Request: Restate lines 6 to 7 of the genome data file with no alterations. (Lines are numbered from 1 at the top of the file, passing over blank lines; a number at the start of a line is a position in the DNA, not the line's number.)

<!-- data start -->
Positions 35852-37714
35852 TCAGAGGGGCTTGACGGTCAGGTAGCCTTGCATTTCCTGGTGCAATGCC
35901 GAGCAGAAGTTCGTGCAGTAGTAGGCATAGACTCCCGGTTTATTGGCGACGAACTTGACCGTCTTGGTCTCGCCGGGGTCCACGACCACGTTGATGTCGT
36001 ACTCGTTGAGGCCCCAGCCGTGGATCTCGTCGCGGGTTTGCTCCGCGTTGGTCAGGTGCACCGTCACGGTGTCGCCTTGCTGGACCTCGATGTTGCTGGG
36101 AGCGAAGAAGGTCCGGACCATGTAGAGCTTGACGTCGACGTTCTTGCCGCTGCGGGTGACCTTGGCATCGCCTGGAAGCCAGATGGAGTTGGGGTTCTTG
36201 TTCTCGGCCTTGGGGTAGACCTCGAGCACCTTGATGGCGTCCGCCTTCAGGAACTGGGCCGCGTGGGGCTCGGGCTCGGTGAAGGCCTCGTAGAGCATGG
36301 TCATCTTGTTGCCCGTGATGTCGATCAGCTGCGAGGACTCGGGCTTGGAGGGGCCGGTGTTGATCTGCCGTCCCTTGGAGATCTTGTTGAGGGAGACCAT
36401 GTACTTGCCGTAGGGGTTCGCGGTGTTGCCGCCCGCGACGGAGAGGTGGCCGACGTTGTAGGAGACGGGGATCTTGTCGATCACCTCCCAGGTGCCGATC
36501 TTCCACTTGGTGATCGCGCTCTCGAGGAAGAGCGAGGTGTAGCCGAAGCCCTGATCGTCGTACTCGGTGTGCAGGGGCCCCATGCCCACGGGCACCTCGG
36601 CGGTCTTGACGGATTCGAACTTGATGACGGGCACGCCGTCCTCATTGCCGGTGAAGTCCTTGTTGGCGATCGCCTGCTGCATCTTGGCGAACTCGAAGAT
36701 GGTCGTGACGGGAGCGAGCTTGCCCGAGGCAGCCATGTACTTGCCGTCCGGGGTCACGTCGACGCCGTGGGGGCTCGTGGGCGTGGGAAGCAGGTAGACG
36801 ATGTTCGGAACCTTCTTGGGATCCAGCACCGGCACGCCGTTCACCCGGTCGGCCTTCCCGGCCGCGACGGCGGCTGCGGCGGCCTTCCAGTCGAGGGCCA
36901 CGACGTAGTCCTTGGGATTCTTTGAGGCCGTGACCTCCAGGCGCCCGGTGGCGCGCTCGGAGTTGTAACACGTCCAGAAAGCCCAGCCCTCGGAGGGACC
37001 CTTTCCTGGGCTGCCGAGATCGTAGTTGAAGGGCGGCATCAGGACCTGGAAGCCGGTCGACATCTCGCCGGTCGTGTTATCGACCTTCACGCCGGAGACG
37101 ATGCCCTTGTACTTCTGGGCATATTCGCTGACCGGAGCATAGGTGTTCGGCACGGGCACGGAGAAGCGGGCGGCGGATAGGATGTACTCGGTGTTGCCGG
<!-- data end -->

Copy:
36201 TTCTCGGCCTTGGGGTAGACCTCGAGCACCTTGATGGCGTCCGCCTTCAGGAACTGGGCCGCGTGGGGCTCGGGCTCGGTGAAGGCCTCGTAGAGCATGG
36301 TCATCTTGTTGCCCGTGATGTCGATCAGCTGCGAGGACTCGGGCTTGGAGGGGCCGGTGTTGATCTGCCGTCCCTTGGAGATCTTGTTGAGGGAGACCAT